Mbiti says,

This is not an ecclesiastically formulated Christology of any institutional church. It is a spontaneous Christology, a collective Christology, a mass Christology, a lay persons' Christology, a Christology in the fields, in the streets, in the villages, in the Christian homes, in the shops and schools… It is a lived and living Christology of African Christianity. It is literally infectious and self-propagating!

Some of the names of Jesus are ones we would recognise – 'door', 'king', 'path', 'hiding place'. Others come as more of a surprise, such as a name that translates as 'put down your load and have something to eat' and one that Mbiti expanded upon, Jesus the Bulldozer. This came from a group of charismatic Catholic Christians in a prison in Benin who had an intriguing song that included the lines 'bulldoze the lawyer, bulldoze the judge, Jesus is my bulldozer!'

Harvey Kwiyani is the man behind Missio Africanus and he is generating a conversation about African Christianity in the West. Unusually in my experience, he is at home both in the Western missional conversation and in the African diaspora churches. His recent book Sent Forth explores this challenge of African mission in the West. The questions of culture and translation and migration in mission are huge. Many African churches initially recreate the culture of Ghana or Nigeria in the churches in the UK and rapidly attract those like them but struggle to reach their Western neighbours. Missio Africanus is helping them read British culture and reflect on cross-cultural mission from Africa to Britain.

I hope and pray we will be seeing fresh expressions of African churches as they seek to follow the beckoning of the Spirit into the future. I suspect they will also be reading Christianity Rediscovered to help them share Jesus in a way that connects with the contexts they are in rather than imposing African cultures!

Having been encouraged in my initial ventures into mission by Donovan's story, I find I am now being inspired and challenged in new ways by:

  • stories of mission and African Christianity. The thought that our faith is essentially a migrant faith has blown me away and made me reimagine who I am, who God is and what mission is. I think the challenge to do local theology that expresses questions such as 'who is Jesus?' is exciting and one that we in the West – and in fresh expressions – have not engaged with in anything like the depth we could. Our inherited and systematic theologies with the 'right answers' weigh us down more than we know. Is it time for some more risky theologising, for a lay persons' Christology, a Christology in our communities?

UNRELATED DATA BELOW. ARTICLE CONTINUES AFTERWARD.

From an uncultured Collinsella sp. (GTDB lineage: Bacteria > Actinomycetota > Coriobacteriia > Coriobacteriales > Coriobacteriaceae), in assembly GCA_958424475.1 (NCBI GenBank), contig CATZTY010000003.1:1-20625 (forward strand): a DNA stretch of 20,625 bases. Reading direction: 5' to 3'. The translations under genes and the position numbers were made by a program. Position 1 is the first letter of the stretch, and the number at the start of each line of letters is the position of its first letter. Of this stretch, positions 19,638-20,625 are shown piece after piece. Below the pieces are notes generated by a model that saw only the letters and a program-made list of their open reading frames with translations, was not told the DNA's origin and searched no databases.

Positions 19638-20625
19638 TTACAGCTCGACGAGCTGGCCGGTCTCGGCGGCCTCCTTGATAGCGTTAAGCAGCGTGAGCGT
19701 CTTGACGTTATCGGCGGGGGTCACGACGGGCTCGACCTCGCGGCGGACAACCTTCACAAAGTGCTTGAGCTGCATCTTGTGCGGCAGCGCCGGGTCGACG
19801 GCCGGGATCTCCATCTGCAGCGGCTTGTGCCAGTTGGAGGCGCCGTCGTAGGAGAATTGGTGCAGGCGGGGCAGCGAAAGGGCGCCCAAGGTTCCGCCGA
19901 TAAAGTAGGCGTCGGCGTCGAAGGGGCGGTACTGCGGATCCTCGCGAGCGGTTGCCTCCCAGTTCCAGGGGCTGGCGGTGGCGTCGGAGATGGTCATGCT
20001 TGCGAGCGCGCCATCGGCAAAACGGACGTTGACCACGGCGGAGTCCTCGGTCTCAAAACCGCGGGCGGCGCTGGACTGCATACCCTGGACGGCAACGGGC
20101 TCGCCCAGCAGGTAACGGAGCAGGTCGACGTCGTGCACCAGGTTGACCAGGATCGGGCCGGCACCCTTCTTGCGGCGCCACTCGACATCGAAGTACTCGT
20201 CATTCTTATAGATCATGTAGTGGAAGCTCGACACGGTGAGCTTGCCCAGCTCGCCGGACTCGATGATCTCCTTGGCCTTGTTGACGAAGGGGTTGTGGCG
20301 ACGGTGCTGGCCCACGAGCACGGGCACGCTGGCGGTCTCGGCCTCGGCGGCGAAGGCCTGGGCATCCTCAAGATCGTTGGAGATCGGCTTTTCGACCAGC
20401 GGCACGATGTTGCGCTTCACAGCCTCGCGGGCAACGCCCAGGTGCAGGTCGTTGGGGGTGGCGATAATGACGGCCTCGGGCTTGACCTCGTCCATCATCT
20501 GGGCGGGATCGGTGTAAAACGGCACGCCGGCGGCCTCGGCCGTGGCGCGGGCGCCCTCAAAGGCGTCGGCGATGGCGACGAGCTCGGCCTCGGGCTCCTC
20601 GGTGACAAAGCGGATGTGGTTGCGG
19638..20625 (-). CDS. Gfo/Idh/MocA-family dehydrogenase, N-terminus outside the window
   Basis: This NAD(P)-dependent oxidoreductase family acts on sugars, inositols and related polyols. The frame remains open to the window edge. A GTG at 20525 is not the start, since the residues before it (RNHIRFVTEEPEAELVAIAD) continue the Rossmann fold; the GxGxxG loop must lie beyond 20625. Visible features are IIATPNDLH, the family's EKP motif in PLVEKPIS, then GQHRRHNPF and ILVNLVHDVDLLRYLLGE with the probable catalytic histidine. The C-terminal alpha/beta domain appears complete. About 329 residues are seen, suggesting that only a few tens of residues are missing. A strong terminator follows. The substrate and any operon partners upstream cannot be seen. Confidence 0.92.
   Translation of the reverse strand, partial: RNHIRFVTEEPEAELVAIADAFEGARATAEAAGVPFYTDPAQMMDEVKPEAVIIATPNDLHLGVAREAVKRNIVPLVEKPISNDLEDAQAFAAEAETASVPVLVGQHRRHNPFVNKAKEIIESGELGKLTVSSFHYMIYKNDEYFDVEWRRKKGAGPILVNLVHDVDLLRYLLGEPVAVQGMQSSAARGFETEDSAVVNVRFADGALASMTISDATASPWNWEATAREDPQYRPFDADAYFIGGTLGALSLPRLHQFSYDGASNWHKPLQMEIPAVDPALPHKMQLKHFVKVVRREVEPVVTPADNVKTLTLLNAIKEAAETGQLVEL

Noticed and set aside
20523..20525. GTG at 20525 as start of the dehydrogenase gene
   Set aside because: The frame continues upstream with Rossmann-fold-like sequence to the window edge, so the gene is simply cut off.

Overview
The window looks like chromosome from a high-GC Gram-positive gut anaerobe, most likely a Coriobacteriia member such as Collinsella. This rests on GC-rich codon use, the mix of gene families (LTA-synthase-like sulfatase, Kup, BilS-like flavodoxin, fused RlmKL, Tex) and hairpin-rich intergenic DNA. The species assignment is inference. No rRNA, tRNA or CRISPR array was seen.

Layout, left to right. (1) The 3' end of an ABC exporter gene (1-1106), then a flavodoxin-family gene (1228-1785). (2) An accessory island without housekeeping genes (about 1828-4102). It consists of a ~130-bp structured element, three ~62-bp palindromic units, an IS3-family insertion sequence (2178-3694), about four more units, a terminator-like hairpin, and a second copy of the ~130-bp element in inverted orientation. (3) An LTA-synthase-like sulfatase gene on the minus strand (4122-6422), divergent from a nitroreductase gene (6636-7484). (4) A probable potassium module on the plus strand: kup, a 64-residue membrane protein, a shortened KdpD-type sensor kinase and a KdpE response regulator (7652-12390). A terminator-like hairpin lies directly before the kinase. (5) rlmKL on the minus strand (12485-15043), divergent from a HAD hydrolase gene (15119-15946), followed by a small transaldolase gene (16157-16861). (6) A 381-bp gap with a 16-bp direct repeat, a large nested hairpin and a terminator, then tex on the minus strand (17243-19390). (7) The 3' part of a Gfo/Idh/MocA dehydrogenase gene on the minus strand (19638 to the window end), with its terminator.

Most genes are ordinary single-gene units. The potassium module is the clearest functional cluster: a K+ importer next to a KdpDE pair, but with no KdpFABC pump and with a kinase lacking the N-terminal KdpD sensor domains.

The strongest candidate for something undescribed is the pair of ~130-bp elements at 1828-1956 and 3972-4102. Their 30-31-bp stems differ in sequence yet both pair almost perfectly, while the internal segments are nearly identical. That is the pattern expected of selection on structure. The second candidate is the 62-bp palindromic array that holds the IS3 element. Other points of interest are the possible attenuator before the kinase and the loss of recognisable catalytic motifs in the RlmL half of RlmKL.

• the love for Jesus that is at the heart of African Christianity – where he is at home with them and among them.
  • the call to join in the mission challenge that Missio Africanus is exploring together rather than apart so that we build communities of faith that are missional and multi-cultural. The mission challenges of our times never stay still!

Jonny Baker is mission education director for Church Mission Society and heads up the pioneer mission leadership training programme. See also www.missionafricanus.org.

Five things I’ve learned (Jonny Baker)

Jonny BakerJonny Baker shares five things he's learned from the first couple of years of developing Pioneer Mission Leadership Training.

It's been an absolute blast – exhausting, exciting and challenging in equal measure. CMS asked me to develop Pioneer Mission Leadership Training as a pathway for equipping both lay and ordained pioneers and we have now just begun the third year – which means all our modules will be up and running. That has included starting an MA and the first intake of those training for ordained pioneer ministry. Here are five things I've learned since it all got off the ground.